Searching over 5,500,000 cases.


searching
Buy This Entire Record For $7.95

Download the entire decision to receive the complete text, official citation,
docket number, dissents and concurrences, and footnotes for this case.

Learn more about what you receive with purchase of this case.

Summerville v. Gregory

United States District Court, D. New Jersey

October 31, 2019

STANLEY SUMMERVILLE, FOMBAH SIRLEAF, Plaintiffs,
v.
DETECTIVE SERGEANT M. GREGORY, et at, Defendants.

          OPINION & ORDER

          HON. KEVIN MCNULTY, U.S.D.J.

         This constitutional tort action under 42 U.S.C. § 1983 arises from an allegedly unconstitutional detention of the plaintiffs, Stanley Summerville and Fombah Sirleaf, by several New Jersey State Troopers. By Order and Opinion (DE 129) filed on August 29, 2019, I granted in part and denied in part the motion for summary judgment on behalf of Officers Gregory and Ciano, and also granted in part and denied in part the cross-motion for summary judgment filed by the plaintiffs. What remains is a Fourth Amendment § 1983 claim, against defendant Gregory only, based on the alleged illegality of the initial Terry stop and its unreasonable prolongation.

         In essence, I found that Officer Gregory's initial reasonable-suspicion basis for the Terry stop of the plaintiffs presented issues of fact, precluding summary judgment for either side on that issue. In doing so, I noted some significant factual questions and inconsistencies as to what Gregory had observed at the time he ordered the detention. I therefore proceeded to a second issue. Irrespective of the permissibility of the original stop, I found that the subsequent detention of the plaintiffs for 90 minutes exceeded constitutional bounds. Defendant Gregory now moves for reconsideration on that second issue. (DE 132) He clarifies in his reply that he means to press these arguments primarily in the context of qualified immunity. (DE 136).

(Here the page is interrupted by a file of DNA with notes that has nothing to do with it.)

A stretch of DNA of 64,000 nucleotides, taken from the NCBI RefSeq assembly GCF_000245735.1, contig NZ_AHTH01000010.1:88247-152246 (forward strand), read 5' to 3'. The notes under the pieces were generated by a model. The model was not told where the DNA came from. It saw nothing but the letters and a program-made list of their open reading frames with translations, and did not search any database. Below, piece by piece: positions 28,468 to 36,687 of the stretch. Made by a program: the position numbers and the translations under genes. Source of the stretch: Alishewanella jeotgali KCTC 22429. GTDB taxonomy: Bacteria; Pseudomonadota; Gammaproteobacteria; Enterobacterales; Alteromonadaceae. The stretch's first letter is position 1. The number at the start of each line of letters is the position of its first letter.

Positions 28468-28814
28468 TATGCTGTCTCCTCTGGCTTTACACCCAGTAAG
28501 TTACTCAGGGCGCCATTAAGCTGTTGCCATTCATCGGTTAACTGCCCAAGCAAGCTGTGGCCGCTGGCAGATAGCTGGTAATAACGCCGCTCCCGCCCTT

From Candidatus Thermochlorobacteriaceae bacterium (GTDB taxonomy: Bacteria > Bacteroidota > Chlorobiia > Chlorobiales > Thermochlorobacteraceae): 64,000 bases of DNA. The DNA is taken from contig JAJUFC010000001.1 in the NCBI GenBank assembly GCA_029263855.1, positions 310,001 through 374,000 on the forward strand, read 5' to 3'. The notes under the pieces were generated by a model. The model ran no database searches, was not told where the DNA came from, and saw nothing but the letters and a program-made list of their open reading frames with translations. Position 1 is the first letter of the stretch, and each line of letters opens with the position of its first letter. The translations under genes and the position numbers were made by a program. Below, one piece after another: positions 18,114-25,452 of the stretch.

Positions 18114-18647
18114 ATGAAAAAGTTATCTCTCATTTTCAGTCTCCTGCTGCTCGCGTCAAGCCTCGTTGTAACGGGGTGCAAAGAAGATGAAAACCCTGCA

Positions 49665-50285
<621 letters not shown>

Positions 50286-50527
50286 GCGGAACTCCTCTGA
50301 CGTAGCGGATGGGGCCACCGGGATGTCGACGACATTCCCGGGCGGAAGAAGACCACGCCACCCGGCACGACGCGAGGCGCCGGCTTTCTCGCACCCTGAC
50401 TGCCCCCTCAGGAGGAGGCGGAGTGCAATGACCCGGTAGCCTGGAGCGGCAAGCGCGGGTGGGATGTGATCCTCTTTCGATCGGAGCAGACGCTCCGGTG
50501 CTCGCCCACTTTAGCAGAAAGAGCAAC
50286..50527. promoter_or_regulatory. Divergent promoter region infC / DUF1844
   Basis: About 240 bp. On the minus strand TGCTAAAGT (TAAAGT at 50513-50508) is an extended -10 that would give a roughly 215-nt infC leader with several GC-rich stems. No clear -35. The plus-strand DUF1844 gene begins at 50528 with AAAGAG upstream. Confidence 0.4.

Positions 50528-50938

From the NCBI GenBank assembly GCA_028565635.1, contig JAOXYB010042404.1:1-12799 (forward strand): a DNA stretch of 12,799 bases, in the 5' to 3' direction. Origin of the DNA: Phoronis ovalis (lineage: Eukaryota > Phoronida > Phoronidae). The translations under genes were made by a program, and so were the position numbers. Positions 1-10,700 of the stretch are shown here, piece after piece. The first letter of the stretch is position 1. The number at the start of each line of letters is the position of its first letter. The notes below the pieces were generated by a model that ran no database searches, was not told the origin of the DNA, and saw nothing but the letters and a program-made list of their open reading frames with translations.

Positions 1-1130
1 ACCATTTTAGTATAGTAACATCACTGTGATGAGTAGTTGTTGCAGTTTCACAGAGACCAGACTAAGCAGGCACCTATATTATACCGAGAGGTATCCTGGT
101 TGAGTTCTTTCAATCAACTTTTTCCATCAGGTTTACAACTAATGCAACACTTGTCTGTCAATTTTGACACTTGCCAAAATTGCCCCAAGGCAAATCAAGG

Local Rule 7.1(i) governs motions for reconsideration. Reconsideration is granted sparingly, generally only in one of three situations: (1) when there has been an intervening change in the law; (2) when new evidence has become available; or (3) when necessary to correct a clear error of law or to prevent manifest injustice. See North River Ins. Co. v. CIGNA Reinsurance Co., 52 F.3d 1194, 1218 (3d Cir. 1995); Carmxchael v. Everson, 2004 WL 1587894 (D.N.J. May 21, 2004). "A motion for reconsideration is improper when it is used 'to ask the Court to rethink what it had already thought through-rightly or wrongly. Oritani Sav. & LoanAss'n v. Fidelity & Deposit Co., 744 F.Supp. 1311, 1314 (D.N.J. 1990) (quoting Above the Belt v. Mel Bohannan Roofing, Inc., 99 F.R.D. 99, 101 (E.D. Va. 1983)). Evidence or arguments that were available at the time of the original decision will not support a motion for reconsideration. Damiano v. Sony Music Entm't, Inc., 975 F.Supp. 623, 636 (D.N.J. 1997); see also North River Ins. Co., 52 F.3d at 1218; Bapu Corp. v. Choice Hotels Int'l, Inc., 2010 WL 5418972, at *4 (D.N.J. Dec. 23, 2010) (citing P. Schoenfeld Asset Mgmt. LLC v. Cendant Corp., 161 F.Supp.2d 349, 352 (D.N.J. 2001)).